GAC 900 Heat-set Fabric Painting Medium – For Wearable Fabrics

GAC 900 Heat-set Fabric Painting Medium – For Wearable Fabrics

GOLDEN GAC 900 is a liquid acrylic medium that is blended with artist acrylics to create fabric paints intended to be applied to fabrics, textiles, and garments that need to hold up to repeated laundering cycles.


GAC 900 is designed to be blended with standard artist acrylic paints, such as GOLDEN Heavy Body Acrylics. Start at a 1:1 mixing ratio of paint to GAC 900, and adjust as needed to modify the consistency for the type of paint application you intend to do. The amount of GAC 900 may also be increased to improve softness of hand (such as when working on delicate fabrics.

Apply the paints as desired and allow the paint to dry well before heat-setting. Heat-setting is necessary to fuse the GAC 900 into the fabric and improve the “hand” or softness of the laundered garment. Properly heatset the painted areas by following the below temperature and duration recommendations. The temperature setting and heating duration impact how well the paints will remain in the garment during repeated wash/dry cycles.


The ideal GOLDEN paint lines for use with GAC 900 are the High Flow Acrylics, Fluid Acrylics, and Heavy Body. The main difference between each of these lines of acrylic colors is viscosity (thickness) or consistency. These various acrylic paint lines, each using the same lightfast pigments, allow the artist to combine the effects of spraying, staining, brushing, and other application techniques. Other GOLDEN Paints and brands may be used with GAC 900 but test performance before use on actual projects.

  • Heavy Body Acrylics have a thick, buttery consistency. Heavy Body are best for crisp edges and detailed brush painting.
  • Fluid Colors are similar in consistency to heavy cream. Fluid Acrylics are best for thin brushing and airbrush applications.
  • High Flow Acrylic Colors are thin, ink-like paints. They work best for staining or dyeing techniques.

Start by mixing the paints with GAC 900 at a 1:1 ratio. You can adjust this amount depending on the kind of fabric, paints used, and desired technique. Note that higher percentages of GAC 900 will make the mixtures very thin and also increase the tackiness. Mixtures can be stored for several weeks in a sealed container.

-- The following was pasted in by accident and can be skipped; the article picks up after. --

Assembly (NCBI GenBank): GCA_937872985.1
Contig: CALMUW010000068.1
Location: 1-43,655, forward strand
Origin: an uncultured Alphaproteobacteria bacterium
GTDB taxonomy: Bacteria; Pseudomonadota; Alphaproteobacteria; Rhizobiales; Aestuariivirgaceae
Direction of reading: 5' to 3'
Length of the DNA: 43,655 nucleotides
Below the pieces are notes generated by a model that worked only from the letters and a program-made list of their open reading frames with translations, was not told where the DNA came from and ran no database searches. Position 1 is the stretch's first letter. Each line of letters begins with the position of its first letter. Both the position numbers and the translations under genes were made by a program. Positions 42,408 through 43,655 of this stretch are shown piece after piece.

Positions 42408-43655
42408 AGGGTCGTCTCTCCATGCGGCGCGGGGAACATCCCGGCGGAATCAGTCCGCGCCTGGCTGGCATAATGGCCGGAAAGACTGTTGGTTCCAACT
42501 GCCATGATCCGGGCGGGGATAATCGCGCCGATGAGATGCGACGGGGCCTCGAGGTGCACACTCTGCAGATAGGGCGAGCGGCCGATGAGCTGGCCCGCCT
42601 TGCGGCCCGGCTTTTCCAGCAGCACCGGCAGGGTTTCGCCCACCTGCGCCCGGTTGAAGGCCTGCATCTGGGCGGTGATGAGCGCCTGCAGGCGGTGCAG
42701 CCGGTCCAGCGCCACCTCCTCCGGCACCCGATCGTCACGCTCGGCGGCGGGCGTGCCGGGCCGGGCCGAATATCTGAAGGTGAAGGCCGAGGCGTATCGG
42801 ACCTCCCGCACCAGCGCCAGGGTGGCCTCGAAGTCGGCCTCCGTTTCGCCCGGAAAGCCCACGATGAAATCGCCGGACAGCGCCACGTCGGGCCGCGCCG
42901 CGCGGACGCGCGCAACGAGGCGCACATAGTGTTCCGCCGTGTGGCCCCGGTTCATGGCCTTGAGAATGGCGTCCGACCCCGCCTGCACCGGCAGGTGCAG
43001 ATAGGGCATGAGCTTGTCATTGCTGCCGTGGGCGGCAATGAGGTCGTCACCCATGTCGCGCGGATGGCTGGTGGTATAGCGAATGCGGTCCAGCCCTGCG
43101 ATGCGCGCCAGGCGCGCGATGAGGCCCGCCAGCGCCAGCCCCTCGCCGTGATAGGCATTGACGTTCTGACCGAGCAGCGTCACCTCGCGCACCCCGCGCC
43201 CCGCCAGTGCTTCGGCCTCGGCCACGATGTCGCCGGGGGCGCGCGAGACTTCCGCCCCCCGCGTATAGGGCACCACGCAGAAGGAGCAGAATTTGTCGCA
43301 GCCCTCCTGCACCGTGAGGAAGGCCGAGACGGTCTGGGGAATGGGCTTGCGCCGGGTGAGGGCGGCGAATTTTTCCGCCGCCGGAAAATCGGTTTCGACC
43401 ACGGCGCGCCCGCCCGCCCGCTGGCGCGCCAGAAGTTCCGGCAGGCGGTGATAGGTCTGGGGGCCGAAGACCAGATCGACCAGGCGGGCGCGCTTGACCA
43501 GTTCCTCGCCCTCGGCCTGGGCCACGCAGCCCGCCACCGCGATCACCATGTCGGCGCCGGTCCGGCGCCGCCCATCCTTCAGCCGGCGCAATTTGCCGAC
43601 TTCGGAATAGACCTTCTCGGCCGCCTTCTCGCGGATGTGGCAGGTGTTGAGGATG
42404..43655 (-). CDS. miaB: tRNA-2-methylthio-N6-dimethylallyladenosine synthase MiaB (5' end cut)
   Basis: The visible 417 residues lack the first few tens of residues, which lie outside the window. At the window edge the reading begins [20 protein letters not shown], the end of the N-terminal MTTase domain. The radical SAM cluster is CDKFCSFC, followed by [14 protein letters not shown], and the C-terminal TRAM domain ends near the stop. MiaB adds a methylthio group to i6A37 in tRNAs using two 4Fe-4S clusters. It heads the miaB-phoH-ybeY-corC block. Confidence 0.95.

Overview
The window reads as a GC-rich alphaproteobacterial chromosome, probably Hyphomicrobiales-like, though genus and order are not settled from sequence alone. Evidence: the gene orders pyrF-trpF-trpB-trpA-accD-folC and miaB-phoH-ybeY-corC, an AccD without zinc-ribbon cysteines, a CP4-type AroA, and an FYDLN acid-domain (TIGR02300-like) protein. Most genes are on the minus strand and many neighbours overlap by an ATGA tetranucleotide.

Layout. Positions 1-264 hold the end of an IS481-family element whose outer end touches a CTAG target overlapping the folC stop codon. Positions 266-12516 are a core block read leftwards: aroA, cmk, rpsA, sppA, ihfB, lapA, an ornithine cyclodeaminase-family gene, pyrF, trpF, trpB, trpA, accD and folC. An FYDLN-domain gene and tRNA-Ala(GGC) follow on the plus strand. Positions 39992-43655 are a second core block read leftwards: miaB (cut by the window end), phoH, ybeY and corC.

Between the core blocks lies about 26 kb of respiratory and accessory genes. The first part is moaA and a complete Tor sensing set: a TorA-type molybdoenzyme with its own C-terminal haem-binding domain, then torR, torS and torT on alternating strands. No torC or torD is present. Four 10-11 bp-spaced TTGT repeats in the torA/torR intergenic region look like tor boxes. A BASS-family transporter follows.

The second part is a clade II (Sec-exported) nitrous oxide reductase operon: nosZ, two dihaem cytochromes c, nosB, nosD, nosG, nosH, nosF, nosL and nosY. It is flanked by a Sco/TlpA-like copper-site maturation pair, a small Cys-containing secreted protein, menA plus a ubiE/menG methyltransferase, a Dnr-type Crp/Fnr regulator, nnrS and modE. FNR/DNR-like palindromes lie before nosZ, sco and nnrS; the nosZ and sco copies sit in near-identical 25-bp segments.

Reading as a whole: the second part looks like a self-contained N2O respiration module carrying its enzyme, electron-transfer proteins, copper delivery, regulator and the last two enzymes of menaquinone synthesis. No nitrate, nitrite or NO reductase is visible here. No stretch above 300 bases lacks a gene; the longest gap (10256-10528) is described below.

Apply the paint mixtures as desired and allow them to become completely dry (air dry time can vary between 1 and 4 hours for most applications, but longer times are usually preferred when practical), then heat-set the garment as per the instructions below.


Hand Brushing - Filling in large areas with thick paint will produce a very stiff, uncomfortable garment. Blend color with GAC 900 to reduce the stiffness of the acrylic paint. If painting thickly, short strokes of paint will hold better than long lines. The longer the line, the greater the chance of cracking when washed. A washing machine’s agitator may stretch the garment beyond its limit and thus cause cracking.


Fluid Acrylics can be mixed 1:1 with either GOLDEN Airbrush Medium or GAC 900. GAC 900 has a tendency to become sticky inside an airbrush, resulting in more frequent cleaning of the needle and nozzle, so it can be tedious for highly detailed work, however, spraying GAC 900 as a base layer or topcoat works well.


The viscosity of GOLDEN High Flow Acrylics is ideal for tie-dye and staining applications. However, the binder used is harder than the other paint lines and therefore color washes out more than when using Fluid and Heavy Body Acrylics.

A 1:1 ratio of GAC 900 and paint helps improve the stain penetration, fabric softness and launderability. Pre-wetting the fabric with water, followed by wringing out the excess water, helps the paints penetrate into the fabric and creates a more “Tie-Dye” effect. If the fabric has been folded into a pattern (such as a spiral), allow the fabric to partially dry, then carefully remove the strings/rubber bands, but do not completely open up the fabric. If the fabric is still very wet, the colors will merge and the pattern will be less distinct.


GOLDEN Heavy Body blended 1:1 with GAC 900 creates silk-screen inks for wearable fabrics. The mixture used is dependent on two factors: the material to be printed and personal preference of paint consistency. Fluid Acrylics and other paints lines can be used, but they tend to become too thin of a consistency which can “bleed” more readily after printing.


It is important to properly heat-set garments that have been coated with GAC 900 or paint mixtures containing GAC 900. ALWAYS TEST TO BE SURE THE DESIRED TEMPERATURE AND DURATION DO NOT RUIN THE FABRIC OR THE PAINTED SECTIONS.